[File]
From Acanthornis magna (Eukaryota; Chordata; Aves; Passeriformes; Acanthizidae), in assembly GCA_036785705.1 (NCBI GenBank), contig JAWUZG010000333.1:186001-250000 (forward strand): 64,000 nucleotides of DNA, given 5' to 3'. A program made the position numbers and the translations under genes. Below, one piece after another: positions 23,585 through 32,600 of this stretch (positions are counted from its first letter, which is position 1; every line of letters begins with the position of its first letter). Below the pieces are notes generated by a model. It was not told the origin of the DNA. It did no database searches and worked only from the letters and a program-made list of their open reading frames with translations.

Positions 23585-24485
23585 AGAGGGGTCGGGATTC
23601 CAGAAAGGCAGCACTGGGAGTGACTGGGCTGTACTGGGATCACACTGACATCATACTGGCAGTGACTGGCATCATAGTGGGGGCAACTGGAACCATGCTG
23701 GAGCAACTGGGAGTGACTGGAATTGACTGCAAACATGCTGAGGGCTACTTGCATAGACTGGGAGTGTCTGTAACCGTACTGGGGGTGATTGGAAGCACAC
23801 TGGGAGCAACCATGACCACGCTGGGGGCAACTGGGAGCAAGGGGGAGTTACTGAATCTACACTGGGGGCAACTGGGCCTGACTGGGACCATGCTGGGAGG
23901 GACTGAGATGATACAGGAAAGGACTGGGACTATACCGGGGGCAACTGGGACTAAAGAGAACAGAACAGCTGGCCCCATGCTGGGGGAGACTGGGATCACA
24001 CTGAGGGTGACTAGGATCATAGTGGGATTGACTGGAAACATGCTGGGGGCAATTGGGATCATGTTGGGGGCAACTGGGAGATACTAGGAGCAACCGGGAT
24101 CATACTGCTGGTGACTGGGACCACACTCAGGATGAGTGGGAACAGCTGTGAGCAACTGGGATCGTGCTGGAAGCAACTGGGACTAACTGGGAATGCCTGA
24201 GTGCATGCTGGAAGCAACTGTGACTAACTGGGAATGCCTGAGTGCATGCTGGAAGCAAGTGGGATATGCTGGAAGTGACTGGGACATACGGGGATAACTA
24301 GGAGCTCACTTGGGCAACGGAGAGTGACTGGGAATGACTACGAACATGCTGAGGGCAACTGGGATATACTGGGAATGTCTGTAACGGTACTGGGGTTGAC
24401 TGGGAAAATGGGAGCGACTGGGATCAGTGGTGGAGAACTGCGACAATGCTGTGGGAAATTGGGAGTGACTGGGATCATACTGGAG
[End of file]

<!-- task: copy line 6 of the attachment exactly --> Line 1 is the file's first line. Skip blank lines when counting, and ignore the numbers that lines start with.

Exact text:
23801 TGGGAGCAACCATGACCACGCTGGGGGCAACTGGGAGCAAGGGGGAGTTACTGAATCTACACTGGGGGCAACTGGGCCTGACTGGGACCATGCTGGGAGG